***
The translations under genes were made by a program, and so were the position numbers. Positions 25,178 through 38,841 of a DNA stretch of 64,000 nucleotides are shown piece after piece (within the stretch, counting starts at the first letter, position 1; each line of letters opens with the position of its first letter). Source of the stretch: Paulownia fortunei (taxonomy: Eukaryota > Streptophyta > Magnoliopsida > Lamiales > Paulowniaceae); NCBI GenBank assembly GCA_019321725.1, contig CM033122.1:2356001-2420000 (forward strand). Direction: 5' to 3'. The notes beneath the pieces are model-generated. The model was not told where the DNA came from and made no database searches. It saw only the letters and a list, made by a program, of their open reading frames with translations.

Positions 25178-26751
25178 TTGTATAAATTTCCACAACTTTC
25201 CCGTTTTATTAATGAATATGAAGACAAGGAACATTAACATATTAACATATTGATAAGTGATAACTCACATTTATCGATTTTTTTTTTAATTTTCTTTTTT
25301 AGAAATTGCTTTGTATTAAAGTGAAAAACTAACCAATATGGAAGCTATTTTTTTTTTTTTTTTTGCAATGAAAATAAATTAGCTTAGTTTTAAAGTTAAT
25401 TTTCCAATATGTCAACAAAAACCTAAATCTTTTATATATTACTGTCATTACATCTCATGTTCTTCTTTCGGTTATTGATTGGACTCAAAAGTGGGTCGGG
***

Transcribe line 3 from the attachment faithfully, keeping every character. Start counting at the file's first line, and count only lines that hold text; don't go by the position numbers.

25178 TTGTATAAATTTCCACAACTTTC